Jack's father is sending Jack away to keep him from the gambling, booze, girls and late nights. He has Ossie go as Jack's companion, not knowing that Ossie does the same things as Jack. ... See full summary »
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Jack's father is sending Jack away to keep him from the gambling, booze, girls and late nights. He has Ossie go as Jack's companion, not knowing that Ossie does the same things as Jack. They decide to go to California and the trip is long as Jack stops for every girl he sees. In a restaurant in the southwest, they meet Poncho. It seems that every time Ossie sees Pancho, he does something that almost gets him into a fight. When they get to Pasadena, the boys meet Connie and Penny and Aunt Polly. After a few days, Jack proposes and Connie accepts. However, that is that day that Mabel, Jacks jilted fiancée from New York, shows up. Written by
Tony Fontana <email@example.com>
In September 1928, Warner Bros. Pictures purchased a majority interest in First National Pictures and from that point on, all "First National" productions were actually made under Warner Bros. control, even though the two companies continued to retain separate identities until the mid-1930's, after which time "A Warner Bros.-First National Picture" was often used. See more »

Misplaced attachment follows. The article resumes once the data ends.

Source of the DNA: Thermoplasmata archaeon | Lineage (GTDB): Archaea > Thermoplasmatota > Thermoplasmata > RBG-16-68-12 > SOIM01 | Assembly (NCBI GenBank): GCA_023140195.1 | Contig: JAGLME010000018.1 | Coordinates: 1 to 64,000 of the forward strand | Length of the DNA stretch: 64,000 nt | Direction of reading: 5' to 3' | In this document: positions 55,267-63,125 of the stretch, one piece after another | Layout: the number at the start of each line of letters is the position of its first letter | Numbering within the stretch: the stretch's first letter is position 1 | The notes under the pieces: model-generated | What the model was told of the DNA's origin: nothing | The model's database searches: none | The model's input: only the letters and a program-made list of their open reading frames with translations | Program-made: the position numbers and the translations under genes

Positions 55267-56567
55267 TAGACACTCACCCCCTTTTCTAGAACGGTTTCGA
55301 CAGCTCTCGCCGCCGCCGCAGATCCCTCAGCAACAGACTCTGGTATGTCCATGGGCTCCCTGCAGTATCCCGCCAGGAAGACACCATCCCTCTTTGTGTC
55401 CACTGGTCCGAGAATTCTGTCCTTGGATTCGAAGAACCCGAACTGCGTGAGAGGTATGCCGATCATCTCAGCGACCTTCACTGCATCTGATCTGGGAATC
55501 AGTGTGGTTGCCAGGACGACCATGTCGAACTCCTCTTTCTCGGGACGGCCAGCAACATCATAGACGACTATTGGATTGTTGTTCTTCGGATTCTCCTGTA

[Pancho and Ossie are in a heated argument]
If I were not in a hurry, I would wait outside!
I wouldn't wait.
See more »
The normally likable Joe E. Brown is trapped here in an extremely unfunny comedy with an extremely poor script. Missing is his usual screen persona of a brash, cocky naif and is seen here as just a dimwit. The screenplay is surprisingly awful and seems ad-libbed in places. Vaudeville was still alive but I have to think it was funnier than the lame jokes contained in this picture, many of which fall completely flat. Hard to believe Mervyn Leroy directed this mess.
Trapped in this movie is some pretty good acting talent, especially Thelma Todd who was a foil in some Marx Bros. pictures as well as some Laurel and Hardys. Also on hand is Bela Lugosi as a South American playboy. It's hard to tell if comedy was his oeuvre because, as mentioned, there is very little humor here. Give him an A for effort.
Not much to recommend this film except for Bela Lugosi and hard-core Joe E. Brown fans.
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